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The spread and evolution of rabies virus: conquering new frontiers

Key Points

  • With much of the molecular virology characterized, we are now gaining an appreciation of how nuanced rabies virus infection dynamics are and how immune status relates to transmission.

  • The growing number of recognized rabies virus-related lyssaviruses highlights shortcomings in our discriminatory diagnostics and raises questions about their impact on human health. The lack of therapeutics for some of these lyssaviruses is a major concern.

  • Enzootic maintenance of rabies virus within a population depends on transmission within narrow windows. The virus avoids extinction by both general and reservoir host-specific mechanisms with remarkable epidemiological plasticity.

  • Features of rabies virus biology, ecology and evolution have made the virus a model pathogen for disease ecology and evolution. Recent work using mathematical models and phylodynamic analyses have enabled reconstruction and forecasting of epizootic spread of the virus at the landscape level.

  • At an evolutionary level, there is evidence that strong barriers prevent rabies virus from establishing in new host species, and both ecological opportunities and viral adaptation are needed to overcome these barriers. Studies of rabies virus molecular evolutionary dynamics have revealed the role of purifying selection and the importance of viral and host genetic backgrounds in host shifts. Further study of contemporary host shifts will likely shed light on the unknown origin of rabies.

  • We suggest that efforts be focused on developing strategies and technologies to manage rabies viruses within bat reservoirs as previously done with carnivores, integrating diagnostics that can rapidly differentiate strains into surveillance efforts, honing our predictive power to detect outbreaks and coordinating local resources to halt the spread of this lethal zoonosis.


Rabies is a lethal zoonotic disease that is caused by lyssaviruses, most often rabies virus. Despite control efforts, sporadic outbreaks in wildlife populations are largely unpredictable, underscoring our incomplete knowledge of what governs viral transmission and spread in reservoir hosts. Furthermore, the evolutionary history of rabies virus and related lyssaviruses remains largely unclear. Robust surveillance efforts combined with diagnostics and disease modelling are now providing insights into the epidemiology and evolution of rabies virus. The immune status of the host, the nature of exposure and strain differences all clearly influence infection and transmission dynamics. In this Review, we focus on rabies virus infections in the wildlife and synthesize current knowledge in the rapidly advancing fields of rabies virus epidemiology and evolution, and advocate for multidisciplinary approaches to advance our understanding of this disease.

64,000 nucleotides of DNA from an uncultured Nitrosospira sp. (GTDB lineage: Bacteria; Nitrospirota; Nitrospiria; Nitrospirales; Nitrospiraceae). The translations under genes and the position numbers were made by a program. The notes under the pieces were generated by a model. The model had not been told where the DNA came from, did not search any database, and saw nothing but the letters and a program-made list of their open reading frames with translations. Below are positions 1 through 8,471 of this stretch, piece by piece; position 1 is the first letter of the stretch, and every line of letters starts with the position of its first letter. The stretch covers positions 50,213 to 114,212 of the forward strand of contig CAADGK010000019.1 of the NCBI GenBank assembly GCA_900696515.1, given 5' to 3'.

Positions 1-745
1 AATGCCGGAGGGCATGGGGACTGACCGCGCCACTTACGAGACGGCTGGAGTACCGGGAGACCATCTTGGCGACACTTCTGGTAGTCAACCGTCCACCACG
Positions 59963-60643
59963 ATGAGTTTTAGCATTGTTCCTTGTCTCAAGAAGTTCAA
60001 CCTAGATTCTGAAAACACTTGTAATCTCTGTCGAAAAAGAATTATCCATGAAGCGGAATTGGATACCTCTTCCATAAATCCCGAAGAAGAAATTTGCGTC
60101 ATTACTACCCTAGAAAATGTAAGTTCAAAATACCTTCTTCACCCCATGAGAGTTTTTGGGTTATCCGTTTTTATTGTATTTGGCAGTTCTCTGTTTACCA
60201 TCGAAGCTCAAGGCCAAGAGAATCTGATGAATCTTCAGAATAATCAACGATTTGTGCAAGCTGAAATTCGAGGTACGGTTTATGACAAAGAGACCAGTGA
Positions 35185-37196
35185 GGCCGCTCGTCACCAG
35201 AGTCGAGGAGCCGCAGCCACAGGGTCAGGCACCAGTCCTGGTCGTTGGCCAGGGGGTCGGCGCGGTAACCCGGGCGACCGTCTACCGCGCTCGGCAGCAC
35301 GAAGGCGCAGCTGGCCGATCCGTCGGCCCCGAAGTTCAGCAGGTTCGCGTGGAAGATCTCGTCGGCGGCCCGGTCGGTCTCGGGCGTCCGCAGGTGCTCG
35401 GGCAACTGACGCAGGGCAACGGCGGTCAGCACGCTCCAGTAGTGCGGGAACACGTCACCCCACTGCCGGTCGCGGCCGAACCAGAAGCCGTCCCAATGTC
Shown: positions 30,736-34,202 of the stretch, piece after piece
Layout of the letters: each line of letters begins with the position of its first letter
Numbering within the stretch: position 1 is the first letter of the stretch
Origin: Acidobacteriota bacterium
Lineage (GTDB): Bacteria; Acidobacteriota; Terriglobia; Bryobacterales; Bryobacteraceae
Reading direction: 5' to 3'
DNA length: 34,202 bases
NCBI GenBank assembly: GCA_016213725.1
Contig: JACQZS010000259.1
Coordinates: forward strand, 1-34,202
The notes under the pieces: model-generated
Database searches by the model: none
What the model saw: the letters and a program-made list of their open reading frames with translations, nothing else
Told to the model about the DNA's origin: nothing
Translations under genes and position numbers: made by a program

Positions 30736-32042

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Figure 1: The rabies virus life cycle and cell entry.
Figure 2: Lyssavirus transmission dynamics in bats and terrestrial animals.
Figure 3: Current continental distribution of bat lyssaviruses and terrestrial mammalian lyssavirus reservoirs.
Figure 4: The influence of reservoir host ecology on the epidemiology of rabies.


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The authors thank J. Wilson (Thomas Jefferson University, Philadelphia, PA, USA) for her critical reading and editing of the manuscript. M.J.S. is supported in part by National Institutes of Health grants 1R01AI127823, 1R21AI128175 and 5P40OD010996-12 (P. Strick, University of Pittsburgh, subcontract M.J.S.) and the Jefferson Vaccine Center. D.G.S. is supported by a Sir Henry Dale Fellowship jointly funded by the Wellcome Trust and the Royal Society (102507/Z/13/Z).

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C.R.F. and D.G.S. researched data for the article. C.R.F., D.G.S. and M.J.S. made substantial contributions to discussions of the content, wrote the article and reviewed and/or edited the manuscript before submission.

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Correspondence to Matthias J. Schnell.

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PowerPoint slides



Animal species that perpetuate the long-term transmission of a rabies virus strain and can transmit the virus to other species. Sometimes called a reservoir host or maintenance host.


Viral strains with small genetic differences that may or may not be detectable by antigenic characterization.

RABV-related lyssaviruses

Viruses of the Lyssavirus genus of RNA viruses other than the prototypical member, rabies virus.


Viral populations maintained within a particular reservoir, often in a geographically defined area that can be genetically distinguished from other sympatric viral populations.


Infectious particles, complete with the viral genome and viral proteins, capable of transmission to a new cell or host.


Viral samples that have been obtained from an infected individual or animal host.


The proportion of animals or individuals presenting virus-specific antibodies in their serum, indicative of exposure to either the virus or vaccine.

Spillover infections

Transmission events in which a lyssavirus strain successfully infects an animal of a non-reservoir species.


Subgeneric classification of lyssavirus species grouped by genetic and immunological characteristics.

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Fisher, C., Streicker, D. & Schnell, M. The spread and evolution of rabies virus: conquering new frontiers. Nat Rev Microbiol 16, 241–255 (2018).

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